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Archive for Wednesday, March 30, 2005

Board postpones decision on rules for minor surgeries

March 30, 2005

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— A state board isn't yet ready to approve new regulations covering certain surgeries that abortion opponents feared would give Gov. Kathleen Sebelius political cover to veto a bill strengthening regulation of abortion clinics.

The Board of Healing Arts on Tuesday night postponed for at least three months a decision on new regulations covering surgeries that require anesthesia but occur in clinics or doctor's offices, rather than hospitals or surgical centers. Some board members said they wanted time to study new rules, and the delay will permit a public hearing.

Anti-abortion groups had worried board action would give Sebelius an excuse to veto a bill they are pushing to set minimum health and safety standards for abortion clinics -- and some of Sebelius' fellow Democrats a reason to help sustain her veto.

Sebelius, who supports abortion rights, has said repeatedly she is unlikely to sign a bill targeting only abortion clinics. She vetoed a similar bill in 2003.

The board discussed rules for all office-based surgeries only a day before House members were expected to vote on sending the abortion clinic bill to Sebelius.

In 2003, the board suggested guidelines for clinics and doctor's offices, leaving open the possibility it could later make those standards mandatory.

"It has only a peripheral connection to the recently trumpeted issues in the news," said Roger Warren, a Hanover physician and vice president of the board.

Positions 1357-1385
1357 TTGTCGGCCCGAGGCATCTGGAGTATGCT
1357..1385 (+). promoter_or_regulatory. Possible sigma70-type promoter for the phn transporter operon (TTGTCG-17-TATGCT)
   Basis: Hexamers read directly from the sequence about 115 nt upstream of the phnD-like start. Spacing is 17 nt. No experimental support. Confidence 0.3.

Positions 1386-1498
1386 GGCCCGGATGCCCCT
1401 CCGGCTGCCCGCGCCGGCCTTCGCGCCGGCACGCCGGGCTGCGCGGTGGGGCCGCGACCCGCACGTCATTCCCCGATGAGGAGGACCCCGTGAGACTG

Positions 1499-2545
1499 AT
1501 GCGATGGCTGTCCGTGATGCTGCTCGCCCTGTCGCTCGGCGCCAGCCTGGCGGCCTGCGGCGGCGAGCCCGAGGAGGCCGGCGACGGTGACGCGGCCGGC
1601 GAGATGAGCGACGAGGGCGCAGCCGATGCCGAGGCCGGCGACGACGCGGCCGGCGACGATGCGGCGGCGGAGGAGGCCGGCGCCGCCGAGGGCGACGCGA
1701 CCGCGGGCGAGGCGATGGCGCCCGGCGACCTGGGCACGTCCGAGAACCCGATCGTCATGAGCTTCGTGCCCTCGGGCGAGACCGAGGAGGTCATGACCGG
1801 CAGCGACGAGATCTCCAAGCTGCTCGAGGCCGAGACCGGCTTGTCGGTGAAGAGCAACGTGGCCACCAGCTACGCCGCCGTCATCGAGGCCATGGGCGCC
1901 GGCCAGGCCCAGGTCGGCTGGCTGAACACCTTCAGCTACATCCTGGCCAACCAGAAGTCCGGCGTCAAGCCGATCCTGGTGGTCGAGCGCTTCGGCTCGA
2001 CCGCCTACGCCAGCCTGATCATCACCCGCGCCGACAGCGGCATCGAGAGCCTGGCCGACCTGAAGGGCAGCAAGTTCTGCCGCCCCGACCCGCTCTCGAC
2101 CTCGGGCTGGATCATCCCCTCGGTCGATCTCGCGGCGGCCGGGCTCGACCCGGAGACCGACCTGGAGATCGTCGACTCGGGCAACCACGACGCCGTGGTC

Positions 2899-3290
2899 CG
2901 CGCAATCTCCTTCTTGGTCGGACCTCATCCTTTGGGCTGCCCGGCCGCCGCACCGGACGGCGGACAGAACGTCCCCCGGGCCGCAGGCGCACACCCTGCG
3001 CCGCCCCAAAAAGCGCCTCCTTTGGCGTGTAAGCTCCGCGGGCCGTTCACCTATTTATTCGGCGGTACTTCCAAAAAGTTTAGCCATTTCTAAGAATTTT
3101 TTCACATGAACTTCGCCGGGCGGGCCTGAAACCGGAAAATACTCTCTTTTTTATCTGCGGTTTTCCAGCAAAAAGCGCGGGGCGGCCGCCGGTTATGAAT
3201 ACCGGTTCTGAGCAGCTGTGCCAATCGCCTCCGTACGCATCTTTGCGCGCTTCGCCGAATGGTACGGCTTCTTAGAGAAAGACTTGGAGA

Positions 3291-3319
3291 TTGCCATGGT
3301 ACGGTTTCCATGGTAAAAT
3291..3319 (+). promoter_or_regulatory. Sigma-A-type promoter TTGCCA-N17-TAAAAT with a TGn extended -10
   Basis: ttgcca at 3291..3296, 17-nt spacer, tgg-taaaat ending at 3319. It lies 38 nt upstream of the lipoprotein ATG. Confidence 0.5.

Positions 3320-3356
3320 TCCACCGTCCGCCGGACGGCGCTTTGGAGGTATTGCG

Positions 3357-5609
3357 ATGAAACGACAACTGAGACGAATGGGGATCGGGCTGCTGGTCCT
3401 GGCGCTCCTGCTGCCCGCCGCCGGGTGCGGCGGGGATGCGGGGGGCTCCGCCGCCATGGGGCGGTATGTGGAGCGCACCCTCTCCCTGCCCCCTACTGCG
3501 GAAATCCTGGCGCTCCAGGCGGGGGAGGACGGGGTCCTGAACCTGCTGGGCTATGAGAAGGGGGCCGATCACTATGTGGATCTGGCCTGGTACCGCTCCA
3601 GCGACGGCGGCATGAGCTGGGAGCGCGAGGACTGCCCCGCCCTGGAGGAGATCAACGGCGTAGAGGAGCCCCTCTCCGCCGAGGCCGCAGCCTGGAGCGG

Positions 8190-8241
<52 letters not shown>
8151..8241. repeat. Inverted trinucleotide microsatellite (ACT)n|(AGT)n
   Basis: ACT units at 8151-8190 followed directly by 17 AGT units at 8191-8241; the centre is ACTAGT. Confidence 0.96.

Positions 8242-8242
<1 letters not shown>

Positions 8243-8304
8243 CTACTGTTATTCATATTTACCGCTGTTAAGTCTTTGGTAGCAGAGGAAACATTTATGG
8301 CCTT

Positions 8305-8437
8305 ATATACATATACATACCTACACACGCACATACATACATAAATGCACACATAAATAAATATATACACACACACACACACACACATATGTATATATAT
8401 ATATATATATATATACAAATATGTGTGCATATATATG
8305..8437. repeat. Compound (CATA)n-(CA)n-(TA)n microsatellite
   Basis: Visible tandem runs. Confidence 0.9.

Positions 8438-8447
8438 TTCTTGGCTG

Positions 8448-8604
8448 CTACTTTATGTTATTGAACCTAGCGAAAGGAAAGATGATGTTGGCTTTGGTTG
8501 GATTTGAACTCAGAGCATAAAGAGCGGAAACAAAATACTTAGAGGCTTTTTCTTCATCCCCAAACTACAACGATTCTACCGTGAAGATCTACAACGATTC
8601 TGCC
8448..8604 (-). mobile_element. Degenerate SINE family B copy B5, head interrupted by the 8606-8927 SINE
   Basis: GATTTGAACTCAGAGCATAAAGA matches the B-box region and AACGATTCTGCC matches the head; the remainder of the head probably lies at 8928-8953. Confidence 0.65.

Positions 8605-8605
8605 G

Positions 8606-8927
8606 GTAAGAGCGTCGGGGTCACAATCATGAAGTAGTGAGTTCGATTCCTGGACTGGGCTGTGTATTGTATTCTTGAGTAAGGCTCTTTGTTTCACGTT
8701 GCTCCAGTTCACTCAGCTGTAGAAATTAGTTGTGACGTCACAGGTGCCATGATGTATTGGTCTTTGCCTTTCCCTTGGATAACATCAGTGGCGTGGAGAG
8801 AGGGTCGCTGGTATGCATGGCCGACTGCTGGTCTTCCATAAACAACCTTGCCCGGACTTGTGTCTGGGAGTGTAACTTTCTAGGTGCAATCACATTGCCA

Kathy Ostrowski, a lobbyist for Kansans for Life, the state's largest anti-abortion group, said the board's hesitancy in adopting new regulations demonstrated the need for the abortion clinic bill.

"While they dicker and dicker around, these little immigrants and poor women are getting butchered," Ostrowski said. "They don't have any less right than anybody else to a facility that's clean."

The board's meeting came amid a continuing debate over conditions at the state's seven abortion clinics, with anti-abortion groups arguing the state doesn't do enough to protect women's health. Abortion rights supporters worry clinic regulation is designed to restrict access to the procedure.

One incident frequently cited by anti-abortion activists is the Jan. 13 death of a 19-year-old Texas woman who received services at the Wichita clinic operated by Dr. George Tiller. His clinic is the site of protests because he performs late-term procedures.

The board began investigating two weeks after the woman's death, but an autopsy hasn't been completed. Last week, Larry Buening, the board's executive director, told Sebelius in a letter that the board couldn't finish its review until the cause of death is known.

But, Buening wrote, "The death did not occur at the clinic."

Buening also wrote that a law regulating abortion clinics -- like the one Sebelius vetoed in 2003 -- "would not have had any bearing on the patient's outcome."

His letter became public Tuesday, but anti-abortion activists put little stock in its assessment of legislation on abortion clinics.

The Senate approved the bill aimed at abortion clinics last week. The House had approved it earlier but must consider a technical change made by senators, something that's considered a formality.

The bill would require clinics to obtain an annual license from the Kansas Department of Health and Environment, which would have to set standards for proper equipment and cleanliness.

The board's guidelines for office-based surgeries were developed from standards drafted by the Kansas Medical Society and the American Society of Anesthesiologists.

For example, those guidelines say an office or clinic should have someone trained to revive patients on duty whenever a patient is present and that premises should be "neat and clean."

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